A rule issued by the Department of Labor (DOL) significantly affecting those providing investment advice to retirement plans is set to go into effect on June 9, 2017. Some speculated that the rule, proposed by the Obama Administration, would not be implemented by the Trump Administration, particularly because the Trump Administration directed that the rule be reviewed in February and postponed the original date of its implementation.
The rule requires financial advisers to put their client’s interests above their own when providing advice on retirement plans. Advisers cannot conceal any conflicts of interests, requiring all fees and commissions to be explicitly disclosed to clients. The rule applies to any professional providing financial advice on an investment plan. Previously, only those charging a fee for their service were required to follow this rule. This means that brokers, financial planners, and insurance agents will now be subject to the rule.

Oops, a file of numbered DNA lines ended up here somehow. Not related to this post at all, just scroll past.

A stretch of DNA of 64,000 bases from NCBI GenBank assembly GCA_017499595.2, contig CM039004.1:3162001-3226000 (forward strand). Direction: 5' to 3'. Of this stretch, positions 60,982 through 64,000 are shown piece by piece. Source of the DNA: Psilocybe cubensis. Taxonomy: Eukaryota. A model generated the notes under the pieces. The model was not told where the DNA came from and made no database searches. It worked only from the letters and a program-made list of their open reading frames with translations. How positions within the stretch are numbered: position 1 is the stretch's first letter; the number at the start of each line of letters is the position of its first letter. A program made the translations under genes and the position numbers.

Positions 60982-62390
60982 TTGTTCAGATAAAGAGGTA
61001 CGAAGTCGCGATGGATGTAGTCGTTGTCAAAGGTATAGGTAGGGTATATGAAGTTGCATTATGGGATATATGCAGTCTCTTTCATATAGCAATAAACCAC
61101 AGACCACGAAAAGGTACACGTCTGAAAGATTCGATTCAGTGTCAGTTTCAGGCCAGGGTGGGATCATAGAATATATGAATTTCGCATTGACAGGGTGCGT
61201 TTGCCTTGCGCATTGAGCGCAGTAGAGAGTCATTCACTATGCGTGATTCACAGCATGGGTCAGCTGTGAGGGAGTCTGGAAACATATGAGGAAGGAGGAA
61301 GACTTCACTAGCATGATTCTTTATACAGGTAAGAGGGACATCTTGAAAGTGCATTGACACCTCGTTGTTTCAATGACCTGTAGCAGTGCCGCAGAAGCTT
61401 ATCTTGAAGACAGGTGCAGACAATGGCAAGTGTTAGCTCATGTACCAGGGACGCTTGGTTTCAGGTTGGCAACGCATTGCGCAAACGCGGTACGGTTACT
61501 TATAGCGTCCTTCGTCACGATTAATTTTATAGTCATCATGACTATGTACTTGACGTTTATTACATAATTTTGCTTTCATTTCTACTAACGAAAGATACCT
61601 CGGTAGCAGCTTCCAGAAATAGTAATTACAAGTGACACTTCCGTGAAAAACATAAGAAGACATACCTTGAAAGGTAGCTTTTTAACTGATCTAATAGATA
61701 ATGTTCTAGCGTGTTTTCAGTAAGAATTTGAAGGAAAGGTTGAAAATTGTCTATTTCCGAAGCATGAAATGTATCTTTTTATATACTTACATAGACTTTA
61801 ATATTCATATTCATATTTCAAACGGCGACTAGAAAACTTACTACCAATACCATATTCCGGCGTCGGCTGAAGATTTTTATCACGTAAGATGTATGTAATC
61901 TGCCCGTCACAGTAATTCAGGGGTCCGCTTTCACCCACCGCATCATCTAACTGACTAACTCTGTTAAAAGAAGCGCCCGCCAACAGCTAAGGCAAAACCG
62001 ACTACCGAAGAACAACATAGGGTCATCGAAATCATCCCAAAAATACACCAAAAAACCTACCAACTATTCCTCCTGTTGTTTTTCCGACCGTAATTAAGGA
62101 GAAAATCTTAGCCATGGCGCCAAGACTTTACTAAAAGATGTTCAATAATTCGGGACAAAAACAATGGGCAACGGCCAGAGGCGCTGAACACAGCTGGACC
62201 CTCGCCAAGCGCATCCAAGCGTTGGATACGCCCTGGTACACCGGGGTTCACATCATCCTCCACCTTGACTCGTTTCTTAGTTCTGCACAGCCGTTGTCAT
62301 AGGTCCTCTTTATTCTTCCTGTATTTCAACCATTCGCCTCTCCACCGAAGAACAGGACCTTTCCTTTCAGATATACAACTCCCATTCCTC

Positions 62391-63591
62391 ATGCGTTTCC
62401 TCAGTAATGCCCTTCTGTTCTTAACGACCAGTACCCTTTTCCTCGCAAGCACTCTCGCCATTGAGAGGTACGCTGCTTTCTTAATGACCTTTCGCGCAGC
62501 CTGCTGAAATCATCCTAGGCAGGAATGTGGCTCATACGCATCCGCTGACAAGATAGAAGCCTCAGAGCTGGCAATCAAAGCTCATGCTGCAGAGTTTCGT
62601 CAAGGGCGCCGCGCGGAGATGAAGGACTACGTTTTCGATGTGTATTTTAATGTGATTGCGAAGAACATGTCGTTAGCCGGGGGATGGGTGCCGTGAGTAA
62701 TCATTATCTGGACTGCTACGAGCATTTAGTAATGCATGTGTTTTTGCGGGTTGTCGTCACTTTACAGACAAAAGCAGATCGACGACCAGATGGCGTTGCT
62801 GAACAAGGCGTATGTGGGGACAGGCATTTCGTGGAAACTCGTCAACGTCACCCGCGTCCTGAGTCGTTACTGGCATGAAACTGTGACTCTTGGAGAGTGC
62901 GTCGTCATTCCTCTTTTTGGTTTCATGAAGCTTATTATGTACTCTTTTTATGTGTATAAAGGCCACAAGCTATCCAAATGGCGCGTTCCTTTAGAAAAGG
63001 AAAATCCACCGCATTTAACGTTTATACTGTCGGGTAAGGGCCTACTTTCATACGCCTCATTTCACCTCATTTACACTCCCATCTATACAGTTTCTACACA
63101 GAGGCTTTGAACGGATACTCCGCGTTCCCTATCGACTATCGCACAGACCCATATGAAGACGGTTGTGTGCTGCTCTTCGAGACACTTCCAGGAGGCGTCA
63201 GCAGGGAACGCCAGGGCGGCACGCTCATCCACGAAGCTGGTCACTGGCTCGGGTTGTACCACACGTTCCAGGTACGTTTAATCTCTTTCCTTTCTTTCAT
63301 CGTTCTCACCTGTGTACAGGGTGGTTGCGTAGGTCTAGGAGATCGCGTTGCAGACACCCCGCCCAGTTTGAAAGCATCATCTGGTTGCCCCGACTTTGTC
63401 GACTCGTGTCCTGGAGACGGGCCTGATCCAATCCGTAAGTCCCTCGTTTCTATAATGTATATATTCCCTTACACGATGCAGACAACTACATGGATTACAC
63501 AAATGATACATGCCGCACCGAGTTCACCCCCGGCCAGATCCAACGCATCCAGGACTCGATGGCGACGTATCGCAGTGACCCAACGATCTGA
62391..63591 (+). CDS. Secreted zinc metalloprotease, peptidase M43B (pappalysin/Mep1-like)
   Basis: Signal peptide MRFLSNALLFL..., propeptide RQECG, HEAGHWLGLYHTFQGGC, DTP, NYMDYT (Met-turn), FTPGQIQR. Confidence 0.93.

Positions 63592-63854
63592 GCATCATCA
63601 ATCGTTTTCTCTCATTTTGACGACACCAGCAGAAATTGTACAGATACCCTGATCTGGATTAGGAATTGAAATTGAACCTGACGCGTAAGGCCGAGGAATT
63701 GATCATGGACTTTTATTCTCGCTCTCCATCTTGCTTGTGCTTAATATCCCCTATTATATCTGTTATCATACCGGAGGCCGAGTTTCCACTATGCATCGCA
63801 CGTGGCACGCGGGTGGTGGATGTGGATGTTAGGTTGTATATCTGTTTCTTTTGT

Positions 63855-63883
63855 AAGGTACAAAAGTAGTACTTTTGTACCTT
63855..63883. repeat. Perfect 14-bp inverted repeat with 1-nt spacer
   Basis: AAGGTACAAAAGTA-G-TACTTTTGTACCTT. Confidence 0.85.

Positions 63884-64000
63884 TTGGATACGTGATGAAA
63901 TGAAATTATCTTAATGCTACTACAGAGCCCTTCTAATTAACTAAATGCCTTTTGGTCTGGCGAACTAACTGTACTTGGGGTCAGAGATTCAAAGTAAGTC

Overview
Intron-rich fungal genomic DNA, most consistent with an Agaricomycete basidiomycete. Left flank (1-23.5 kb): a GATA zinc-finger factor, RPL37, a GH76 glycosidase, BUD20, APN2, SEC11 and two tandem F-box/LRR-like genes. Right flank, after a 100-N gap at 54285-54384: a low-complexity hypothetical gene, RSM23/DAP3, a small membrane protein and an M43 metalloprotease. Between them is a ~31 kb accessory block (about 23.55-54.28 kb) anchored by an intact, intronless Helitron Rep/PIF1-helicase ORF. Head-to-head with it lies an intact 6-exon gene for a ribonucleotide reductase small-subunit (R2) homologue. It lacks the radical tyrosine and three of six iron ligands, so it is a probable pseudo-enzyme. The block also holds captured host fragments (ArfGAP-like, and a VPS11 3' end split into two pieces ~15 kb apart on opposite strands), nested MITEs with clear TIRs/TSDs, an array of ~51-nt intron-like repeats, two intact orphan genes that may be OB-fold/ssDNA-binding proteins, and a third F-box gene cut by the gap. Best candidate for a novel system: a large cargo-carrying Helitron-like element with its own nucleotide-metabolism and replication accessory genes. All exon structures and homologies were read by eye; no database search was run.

The rule applies to anyone providing advice on defined-contribution plans (i.e. 401ks, 403(b)s, and SEPs), defined-benefit plans (i.e. pensions), and IRAs. It does not apply when a customer calls a financial adviser and requests a specific product or investment. It also does not apply when financial advisers provide education to clients.
Last week, the DOL issued a field bulletin, which you can access by clicking here, announcing a temporary enforcement policy for the rule. The policy explains that as long as investment advisers are working in good faith to comply with the rule, the DOL will not pursue claims against them for violating it. The temporary enforcement period is set to end on December 31, 2017, with the rule taking full effect on January 1, 2018. Don’t be surprised, however, if the DOL delays the enforcement of the rule, as the agency has requested additional public input.
If you have questions about how this new rule will impact your employee benefit plans, contact me for advice.